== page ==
THE
PRINCIPLES
OF
POLITIC
LAW

By J. J. BURLAMAQUI,

[1748]

COUNSELLOR OF STATE, AND LATE PROFESSOR OF NATURAL AND CIVIL LAW AT GENEVA.

VOL. II.

TRANSLATED [IN 1752] INTO ENGLISH BY MR. NUGENT.
FIFTH EDITION, CORRECTED.

CAMBRIDGE,

PRINTED AT THE UNIVERSITY PRESS,
BY W. HILLIARD, AND SOLD AT HIS BOOKSTORE,
AND BY THE BOOKSELLERS IN BOSTON
.

1807.


CONTENTS.

PART I

Which treats of the original and nature of civil society, or sovereignty in general, of its peculiar character, modifications, and essential parts.

  Sect.   Page.
HTML Version or Menu Text Version CHAP. I. CONTAINING some general and preliminary reflections, which serve as an introduction to this and the following parts. 9
HTML Version or Menu Text Version CHAP. II. Of the original of civil societies in fact. 13
HTML Version or Menu Text Version CHAP. III. Of the right of conveniences with regard to the institution of civil society, and the necessity of a supreme authority; of civil liberty, that it is far preferable to natural liberty, and that the civil state is of all human states the most perfect, the most reasonable, and consequently the natural state of man. 16
HTML Version or Menu Text Version CHAP. IV. Of the essential constitution of states, and of the manner, in which they are formed. 23
HTML Version or Menu Text Version CHAP. V. Of the sovereign, sovereignty, and the subjects. 29
HTML Version or Menu Text Version CHAP. VI. Of the immediate source and foundation of sovereignty. 33
HTML Version or Menu Text Version CHAP. VII. Of the essential characters of sovereignty, its modifications, extent, and limits. 38
  1. Of the characters of sovereignty. 38
  2. Of absolute sovereignty. 41
  3. Of limited sovereignty. 44
  4. Of fundamental laws. 46
  5. Of patrimonial and usufructuary kingdoms. 50
HTML Version or Menu Text Version CHAP. VIII. Of the parts of sovereignty, or of the different essential rights, which it includes. 51

PART II.

In which are explained the different forms of government, the ways of acquiring or losing sovereignty, and the reciprocal duties of sovereigns and subjects.

  Sect.   Page.
HTML Version or Menu Text Version CHAP. I. Of the the various forms of government. 55
HTML Version or Menu Text Version CHAP. II. An essay on this question, Which is the best form of government? 63
HTML Version or Menu Text Version CHAP. III. Of the different ways of acquiring sovereignty. 73
  1. Of conquest. 74
  2. Of the election of sovereigns. 76
  3. Of the succession to the crown. 77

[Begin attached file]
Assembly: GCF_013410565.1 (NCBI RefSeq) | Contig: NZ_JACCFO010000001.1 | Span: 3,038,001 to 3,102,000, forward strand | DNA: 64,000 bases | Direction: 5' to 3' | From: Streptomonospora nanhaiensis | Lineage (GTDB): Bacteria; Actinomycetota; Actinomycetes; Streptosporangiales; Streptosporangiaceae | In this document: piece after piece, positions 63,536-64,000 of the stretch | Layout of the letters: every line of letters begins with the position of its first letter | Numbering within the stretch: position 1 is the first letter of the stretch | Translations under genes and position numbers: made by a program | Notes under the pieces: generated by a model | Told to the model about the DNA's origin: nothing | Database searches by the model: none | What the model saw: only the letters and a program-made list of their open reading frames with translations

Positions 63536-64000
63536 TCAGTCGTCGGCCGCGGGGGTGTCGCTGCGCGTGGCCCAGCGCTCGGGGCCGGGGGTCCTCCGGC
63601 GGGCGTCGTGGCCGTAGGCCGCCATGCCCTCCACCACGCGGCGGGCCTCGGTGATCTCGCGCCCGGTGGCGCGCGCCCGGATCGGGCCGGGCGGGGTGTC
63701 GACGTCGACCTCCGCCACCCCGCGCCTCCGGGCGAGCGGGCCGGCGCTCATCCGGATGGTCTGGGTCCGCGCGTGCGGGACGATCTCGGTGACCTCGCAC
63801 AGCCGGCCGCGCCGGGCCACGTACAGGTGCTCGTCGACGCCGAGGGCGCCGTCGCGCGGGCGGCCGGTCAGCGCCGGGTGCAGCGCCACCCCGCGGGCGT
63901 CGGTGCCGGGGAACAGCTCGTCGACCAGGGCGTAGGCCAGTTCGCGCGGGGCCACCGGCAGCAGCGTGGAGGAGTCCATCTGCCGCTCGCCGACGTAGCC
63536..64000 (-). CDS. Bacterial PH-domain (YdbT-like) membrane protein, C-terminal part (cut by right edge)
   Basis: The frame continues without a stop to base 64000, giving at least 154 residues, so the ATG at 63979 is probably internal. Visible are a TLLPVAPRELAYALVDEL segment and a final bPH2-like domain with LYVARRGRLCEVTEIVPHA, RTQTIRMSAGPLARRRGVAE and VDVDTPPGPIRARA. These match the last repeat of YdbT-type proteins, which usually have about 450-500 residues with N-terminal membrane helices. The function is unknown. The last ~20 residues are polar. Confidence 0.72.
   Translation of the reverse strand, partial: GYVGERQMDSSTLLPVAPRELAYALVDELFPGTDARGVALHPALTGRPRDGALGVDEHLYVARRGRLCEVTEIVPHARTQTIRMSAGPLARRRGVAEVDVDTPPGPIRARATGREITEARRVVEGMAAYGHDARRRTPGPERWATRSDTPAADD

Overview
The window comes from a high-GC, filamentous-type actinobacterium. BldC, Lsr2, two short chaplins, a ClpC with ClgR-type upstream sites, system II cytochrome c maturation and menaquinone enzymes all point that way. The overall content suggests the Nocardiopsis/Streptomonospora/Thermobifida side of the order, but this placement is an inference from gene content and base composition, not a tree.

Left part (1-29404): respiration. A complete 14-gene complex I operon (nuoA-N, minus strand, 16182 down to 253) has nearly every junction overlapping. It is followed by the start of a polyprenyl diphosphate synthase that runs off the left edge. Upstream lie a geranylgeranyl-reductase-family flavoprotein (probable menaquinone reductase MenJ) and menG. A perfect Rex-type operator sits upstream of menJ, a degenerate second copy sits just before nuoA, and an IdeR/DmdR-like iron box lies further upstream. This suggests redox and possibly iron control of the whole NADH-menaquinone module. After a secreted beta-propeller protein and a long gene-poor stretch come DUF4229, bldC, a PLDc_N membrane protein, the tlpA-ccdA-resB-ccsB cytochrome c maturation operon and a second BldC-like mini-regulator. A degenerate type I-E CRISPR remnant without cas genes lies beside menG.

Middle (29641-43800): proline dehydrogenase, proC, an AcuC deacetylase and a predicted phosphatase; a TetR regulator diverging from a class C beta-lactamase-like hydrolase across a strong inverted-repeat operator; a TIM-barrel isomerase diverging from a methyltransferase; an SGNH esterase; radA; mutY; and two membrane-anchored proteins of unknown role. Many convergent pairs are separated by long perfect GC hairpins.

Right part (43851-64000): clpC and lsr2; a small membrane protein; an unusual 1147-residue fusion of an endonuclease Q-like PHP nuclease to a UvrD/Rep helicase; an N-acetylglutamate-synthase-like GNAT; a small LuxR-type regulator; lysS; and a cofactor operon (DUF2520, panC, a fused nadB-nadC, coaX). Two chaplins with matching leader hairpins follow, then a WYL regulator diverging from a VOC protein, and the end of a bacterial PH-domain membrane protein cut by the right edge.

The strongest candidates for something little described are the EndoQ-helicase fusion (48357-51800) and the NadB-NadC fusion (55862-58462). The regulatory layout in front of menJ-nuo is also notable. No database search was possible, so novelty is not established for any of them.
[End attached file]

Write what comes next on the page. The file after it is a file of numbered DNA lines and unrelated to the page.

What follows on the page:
HTML Version or Menu Text Version CHAP. IV. Of the different ways of losing sovereignty. 83
HTML Version or Menu Text Version CHAP. V. Of the duties of subjects in general. 86
HTML Version or Menu Text Version CHAP. VI. Of the inviolable rights of sovereignty, of the deposing of sovereigns, of the abuse of sovereignty, and of tyranny. 90
HTML Version or Menu Text Version CHAP. VII. Of the duty of sovereigns. 97

PART III.

A more particular examination of the essential parts of sovereignty, or of the different rights of the sovereign, with respect to the internal administration of the state, such as the legislative power, the supreme power in matters of religion, the right of inflicting punishment, and that which the sovereign has over the Bona Reipublicę, or the goods contained in the commonwealth.

  Sect.   Page.
HTML Version or Menu Text Version CHAP. I. Of the legislative power, and the civil laws which arise from it. 110
HTML Version or Menu Text Version CHAP. II. Of the right of judging of the doctrines taught in the state. Of the care, which the sovereign ought to take to form the manners of his subjects. 120
HTML Version or Menu Text Version CHAP. III. Of the power of the sovereign in matters of religion. 122
HTML Version or Menu Text Version CHAP. IV. Of the power of the sovereign over the lives and fortunes of his subjects in criminal cases. 130
HTML Version or Menu Text Version CHAP. V. Of the power of sovereigns over the Bona Reipublicę, or the goods contained in the commonwealth. 143

PART IV.

In which are considered the different rights of sovereignty with respect to foreign states; the right of war, and every thing relating to it; public treaties, and the right of ambassadors.

  Sect.   Page.
HTML Version or Menu Text Version CHAP. I. Of war in general, and first of the right of the sovereign, in this respect, over his subjects. 155
HTML Version or Menu Text Version CHAP. II. Of the causes of war. 161
HTML Version or Menu Text Version CHAP. III. Of the different kinds of war. 173
HTML Version or Menu Text Version CHAP. IV. Of those things which ought to precede war. 184
HTML Version or Menu Text Version CHAP. V. General rules to know what is allowable in war. 190
HTML Version or Menu Text Version CHAP. VI. Of the rights, which war gives over the persons of the enemy, and of their extent and bounds. 194
HTML Version or Menu Text Version CHAP. VII. Of the rights of war over the goods of an enemy. 201
HTML Version or Menu Text Version CHAP. VIII.   Of the right of sovereignty acquired over the conquered. 211
    Of neutrality. 215
HTML Version or Menu Text Version CHAP. IX.   Of public treaties in general. 216
HTML Version or Menu Text Version CHAP. X.   Of compacts made with an enemy. 224
HTML Version or Menu Text Version CHAP. XI.   Of compacts with an enemy, which do not put an end to the war. 230
HTML Version or Menu Text Version CHAP. XII.   Of compacts made, during the war, by subordinate powers, as generals of armies, or other commanders. 236
HTML Version or Menu Text Version CHAP. XIII.   Of compacts made with an enemy by private persons. 239
HTML Version or Menu Text Version CHAP. XIV.   Of public compacts which put an end to war. 241
HTML Version or Menu Text Version CHAP. XV.   Of the right of ambassadors. 247

Contents